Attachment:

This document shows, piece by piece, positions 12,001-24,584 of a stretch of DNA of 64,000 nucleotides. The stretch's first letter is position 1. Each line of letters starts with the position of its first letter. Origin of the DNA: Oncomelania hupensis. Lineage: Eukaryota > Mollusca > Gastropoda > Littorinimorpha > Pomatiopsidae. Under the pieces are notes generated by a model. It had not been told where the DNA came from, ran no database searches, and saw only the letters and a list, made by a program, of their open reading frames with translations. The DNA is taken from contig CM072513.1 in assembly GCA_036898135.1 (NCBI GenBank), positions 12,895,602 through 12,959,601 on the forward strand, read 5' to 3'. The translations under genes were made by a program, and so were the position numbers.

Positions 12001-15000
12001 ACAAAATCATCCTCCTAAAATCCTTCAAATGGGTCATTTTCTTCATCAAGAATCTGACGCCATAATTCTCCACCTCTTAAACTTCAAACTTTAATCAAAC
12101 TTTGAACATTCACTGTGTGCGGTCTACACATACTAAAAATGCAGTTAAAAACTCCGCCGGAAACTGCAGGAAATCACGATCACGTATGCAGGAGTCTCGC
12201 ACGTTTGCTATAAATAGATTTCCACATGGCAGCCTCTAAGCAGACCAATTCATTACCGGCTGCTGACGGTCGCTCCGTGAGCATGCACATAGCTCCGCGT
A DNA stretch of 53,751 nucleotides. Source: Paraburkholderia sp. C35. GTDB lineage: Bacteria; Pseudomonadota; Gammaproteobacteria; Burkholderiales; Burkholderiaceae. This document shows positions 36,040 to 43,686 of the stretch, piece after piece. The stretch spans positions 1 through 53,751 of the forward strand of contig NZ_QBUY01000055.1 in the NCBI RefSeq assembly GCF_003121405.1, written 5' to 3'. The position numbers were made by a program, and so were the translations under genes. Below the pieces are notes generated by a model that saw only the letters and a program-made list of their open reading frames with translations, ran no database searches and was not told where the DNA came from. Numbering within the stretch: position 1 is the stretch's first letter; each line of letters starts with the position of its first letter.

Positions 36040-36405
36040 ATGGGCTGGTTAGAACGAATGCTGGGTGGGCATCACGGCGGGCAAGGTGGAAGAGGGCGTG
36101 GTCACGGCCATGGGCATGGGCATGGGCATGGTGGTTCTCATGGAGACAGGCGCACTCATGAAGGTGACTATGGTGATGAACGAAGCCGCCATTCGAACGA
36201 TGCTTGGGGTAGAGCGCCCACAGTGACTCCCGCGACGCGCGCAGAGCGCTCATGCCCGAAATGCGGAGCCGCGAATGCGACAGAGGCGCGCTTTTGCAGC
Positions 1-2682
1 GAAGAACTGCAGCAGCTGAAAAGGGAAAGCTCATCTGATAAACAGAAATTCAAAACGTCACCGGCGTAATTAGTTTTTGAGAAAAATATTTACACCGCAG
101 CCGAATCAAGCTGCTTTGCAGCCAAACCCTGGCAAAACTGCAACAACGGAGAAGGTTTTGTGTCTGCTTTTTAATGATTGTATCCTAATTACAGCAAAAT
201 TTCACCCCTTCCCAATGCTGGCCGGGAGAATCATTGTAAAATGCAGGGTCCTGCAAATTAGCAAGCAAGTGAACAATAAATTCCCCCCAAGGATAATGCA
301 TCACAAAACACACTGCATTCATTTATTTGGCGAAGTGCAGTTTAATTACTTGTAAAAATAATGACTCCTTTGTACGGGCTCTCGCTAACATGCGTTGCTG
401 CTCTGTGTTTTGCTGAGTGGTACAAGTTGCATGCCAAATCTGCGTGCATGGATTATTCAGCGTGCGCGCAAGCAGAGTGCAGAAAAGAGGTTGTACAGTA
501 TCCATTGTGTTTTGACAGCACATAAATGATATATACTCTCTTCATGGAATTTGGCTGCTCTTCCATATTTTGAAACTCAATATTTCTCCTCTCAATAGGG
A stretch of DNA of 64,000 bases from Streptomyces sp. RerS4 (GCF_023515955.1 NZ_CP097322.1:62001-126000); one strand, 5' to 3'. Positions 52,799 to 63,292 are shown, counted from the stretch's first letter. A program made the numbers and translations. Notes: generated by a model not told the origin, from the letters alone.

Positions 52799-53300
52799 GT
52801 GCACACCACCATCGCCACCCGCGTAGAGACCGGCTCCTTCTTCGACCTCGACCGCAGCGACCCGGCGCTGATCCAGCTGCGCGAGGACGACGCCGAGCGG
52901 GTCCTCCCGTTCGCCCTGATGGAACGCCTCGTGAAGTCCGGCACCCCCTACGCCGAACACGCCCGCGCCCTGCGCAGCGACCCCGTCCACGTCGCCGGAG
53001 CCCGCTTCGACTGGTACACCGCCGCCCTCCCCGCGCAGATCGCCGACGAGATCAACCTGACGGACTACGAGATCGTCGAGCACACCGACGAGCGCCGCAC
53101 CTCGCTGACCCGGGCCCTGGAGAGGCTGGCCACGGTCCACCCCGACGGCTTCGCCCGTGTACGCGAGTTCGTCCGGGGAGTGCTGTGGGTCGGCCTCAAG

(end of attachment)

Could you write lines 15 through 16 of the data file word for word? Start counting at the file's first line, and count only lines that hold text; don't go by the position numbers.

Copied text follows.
301 TCACAAAACACACTGCATTCATTTATTTGGCGAAGTGCAGTTTAATTACTTGTAAAAATAATGACTCCTTTGTACGGGCTCTCGCTAACATGCGTTGCTG
401 CTCTGTGTTTTGCTGAGTGGTACAAGTTGCATGCCAAATCTGCGTGCATGGATTATTCAGCGTGCGCGCAAGCAGAGTGCAGAAAAGAGGTTGTACAGTA